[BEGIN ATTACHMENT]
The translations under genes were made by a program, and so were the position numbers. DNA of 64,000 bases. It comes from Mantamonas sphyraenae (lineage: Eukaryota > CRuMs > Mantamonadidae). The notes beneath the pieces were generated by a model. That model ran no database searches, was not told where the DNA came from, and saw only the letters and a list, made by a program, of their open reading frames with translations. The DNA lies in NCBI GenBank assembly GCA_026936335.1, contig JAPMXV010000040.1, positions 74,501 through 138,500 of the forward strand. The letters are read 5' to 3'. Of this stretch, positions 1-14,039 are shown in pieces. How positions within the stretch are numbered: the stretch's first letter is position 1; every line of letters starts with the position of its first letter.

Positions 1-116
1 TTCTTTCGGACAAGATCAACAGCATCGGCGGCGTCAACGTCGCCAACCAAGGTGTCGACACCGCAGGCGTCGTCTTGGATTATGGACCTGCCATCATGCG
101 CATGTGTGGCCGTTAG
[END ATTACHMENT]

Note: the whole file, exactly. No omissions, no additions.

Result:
The translations under genes were made by a program, and so were the position numbers. DNA of 64,000 bases. It comes from Mantamonas sphyraenae (lineage: Eukaryota > CRuMs > Mantamonadidae). The notes beneath the pieces were generated by a model. That model ran no database searches, was not told where the DNA came from, and saw only the letters and a list, made by a program, of their open reading frames with translations. The DNA lies in NCBI GenBank assembly GCA_026936335.1, contig JAPMXV010000040.1, positions 74,501 through 138,500 of the forward strand. The letters are read 5' to 3'. Of this stretch, positions 1-14,039 are shown in pieces. How positions within the stretch are numbered: the stretch's first letter is position 1; every line of letters starts with the position of its first letter.

Positions 1-116
1 TTCTTTCGGACAAGATCAACAGCATCGGCGGCGTCAACGTCGCCAACCAAGGTGTCGACACCGCAGGCGTCGTCTTGGATTATGGACCTGCCATCATGCG
101 CATGTGTGGCCGTTAG